Panel Meeting – 27 July 2016

On 27th July 2016, the Encyclopaedia of Shakespeare’s Language team held its first panel meeting. The panel meeting was essentially an opportunity for the project’s advisors / ambassadors to visit our research centre and learn more about our aims and ambitions. More importantly, it was also an opportunity for the wider panel to critically assess the project team’s progress, and point out any flaws or difficulties that may arise. The panel were described as the project’s critical friends.

The day began at 10:30am, and ended at 4:30pm. The day consisted of a series of mini presentations focussing on results and method. There was also extensive discussion about the project’s engagement and publicity activity, and how to decide on the most effective way to convey the encyclopaedia’s information to its users. The day’s agenda is attached below:

Time Event
10:30 – 11:00 Arrival and coffee
11:00 – 12:20 A series of mini presentations focussing on results
  – Project outline (Jonathan Culpeper)
– Lexical items: Scottish, Irish and Welsh (Jonathan Culpeper / Alison Findlay)
– Grammatical items: The affirmatives yes, yea and ay (Jonathan Culpeper)
– Character profiles: Romeo and Juliet (Jonathan Culpeper)
– Play genre: Tragedy vs. comedy (Dawn Archer)
– The language of soliloquy (Sean Murphy)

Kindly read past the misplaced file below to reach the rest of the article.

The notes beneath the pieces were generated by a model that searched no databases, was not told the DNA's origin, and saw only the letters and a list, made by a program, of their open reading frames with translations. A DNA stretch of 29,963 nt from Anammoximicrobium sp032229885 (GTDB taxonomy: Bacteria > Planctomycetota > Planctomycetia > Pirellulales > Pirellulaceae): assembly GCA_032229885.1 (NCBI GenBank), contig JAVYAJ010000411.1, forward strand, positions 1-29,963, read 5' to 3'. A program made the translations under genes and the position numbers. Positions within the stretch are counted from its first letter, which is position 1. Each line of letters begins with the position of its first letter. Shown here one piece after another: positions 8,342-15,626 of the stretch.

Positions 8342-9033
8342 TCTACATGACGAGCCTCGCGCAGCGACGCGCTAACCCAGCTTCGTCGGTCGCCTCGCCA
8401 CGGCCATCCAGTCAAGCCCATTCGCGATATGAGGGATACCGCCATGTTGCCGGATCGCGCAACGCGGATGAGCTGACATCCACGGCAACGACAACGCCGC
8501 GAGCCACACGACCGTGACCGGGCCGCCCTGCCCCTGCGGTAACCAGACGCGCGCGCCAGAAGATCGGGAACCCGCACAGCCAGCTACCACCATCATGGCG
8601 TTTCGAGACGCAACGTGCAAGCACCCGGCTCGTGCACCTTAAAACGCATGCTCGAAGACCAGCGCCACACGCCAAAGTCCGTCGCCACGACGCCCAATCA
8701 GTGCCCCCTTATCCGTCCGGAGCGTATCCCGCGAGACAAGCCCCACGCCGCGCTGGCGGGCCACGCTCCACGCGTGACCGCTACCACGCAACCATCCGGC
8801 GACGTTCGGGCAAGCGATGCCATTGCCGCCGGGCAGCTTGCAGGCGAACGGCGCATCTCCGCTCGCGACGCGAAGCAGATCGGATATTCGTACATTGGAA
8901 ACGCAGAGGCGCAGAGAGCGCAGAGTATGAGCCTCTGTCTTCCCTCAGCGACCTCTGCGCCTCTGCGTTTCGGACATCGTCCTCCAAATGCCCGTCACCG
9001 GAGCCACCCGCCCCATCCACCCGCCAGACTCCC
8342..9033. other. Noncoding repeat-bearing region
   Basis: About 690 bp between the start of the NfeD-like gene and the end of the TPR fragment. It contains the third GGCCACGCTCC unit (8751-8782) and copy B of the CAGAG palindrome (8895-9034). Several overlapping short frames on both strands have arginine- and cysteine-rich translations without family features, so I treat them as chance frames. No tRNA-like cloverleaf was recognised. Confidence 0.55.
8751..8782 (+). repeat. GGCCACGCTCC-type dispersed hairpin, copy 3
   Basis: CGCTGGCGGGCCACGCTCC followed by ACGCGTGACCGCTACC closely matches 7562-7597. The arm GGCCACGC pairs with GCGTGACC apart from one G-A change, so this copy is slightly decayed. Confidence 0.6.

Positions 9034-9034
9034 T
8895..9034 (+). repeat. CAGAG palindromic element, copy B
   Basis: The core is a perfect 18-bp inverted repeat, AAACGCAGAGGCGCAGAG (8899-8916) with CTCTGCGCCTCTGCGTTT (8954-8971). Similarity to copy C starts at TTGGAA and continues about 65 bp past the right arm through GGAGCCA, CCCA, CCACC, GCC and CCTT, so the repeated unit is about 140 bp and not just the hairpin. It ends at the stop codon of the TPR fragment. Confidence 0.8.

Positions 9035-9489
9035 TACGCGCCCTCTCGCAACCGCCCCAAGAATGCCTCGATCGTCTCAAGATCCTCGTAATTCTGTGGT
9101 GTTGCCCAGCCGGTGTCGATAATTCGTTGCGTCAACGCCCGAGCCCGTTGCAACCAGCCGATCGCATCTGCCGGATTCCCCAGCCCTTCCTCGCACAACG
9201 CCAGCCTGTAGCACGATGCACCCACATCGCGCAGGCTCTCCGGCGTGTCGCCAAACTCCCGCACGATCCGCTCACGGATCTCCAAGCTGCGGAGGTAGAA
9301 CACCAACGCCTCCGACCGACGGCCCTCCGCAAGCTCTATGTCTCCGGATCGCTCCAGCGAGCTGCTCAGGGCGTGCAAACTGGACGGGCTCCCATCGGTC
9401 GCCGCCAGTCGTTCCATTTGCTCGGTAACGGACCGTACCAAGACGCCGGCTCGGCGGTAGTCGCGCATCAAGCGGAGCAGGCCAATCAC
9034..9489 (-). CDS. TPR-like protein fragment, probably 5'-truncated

– The language of Shakespeare and that of his contemporary playwrights: The weather (Jane Demmen)
12:20 – 1:30 Lunch (preceded by a brief photo opportunity and a toast)
1:30 – 2:30 A series of mini presentations focussing on method
  – Spelling regularisation (VARD) (Dawn Archer / Paul Rayson/ Alistair Baron)
  – Part-of-speech tagging (CLAWS) (Paul Rayson)
  – Semantic tagging (USAS) (Paul Rayson)
  – Social tagging (Dawn Archer)
  – Comparative playwrights corpus (Jane Demmen)
  – EEBO and genre (Sean Murphy)
  – Corpus methods and CQPweb (Andrew Hardie)
2.30 – 2.45 Users, engagement, publicity (Jonathan Culpeper / Alison Findlay / Mathew Gillings)
2:45 – 3:15 Tea break
3:15 – 4:30 Panel meeting (Chaired by David Crystal)

The panel meeting itself generated some food for thought, and the valued input from our panel has resulted in a number of tactical changes. The aim still remains the same, but the ways to achieve the means has changed ever-so-slightly. There was also extensive discussion about how the encyclopaedia could be used in a classroom or theatre context, and our panel members who represent those interests suggested that people may benefit from an app in addition to the printed encyclopaedia.

Overall, the panel meeting was highly successful, and we are grateful to our panel members for joining us and offering their thoughts.

About Mathew Gillings

PhD Linguistics student at Lancaster University.
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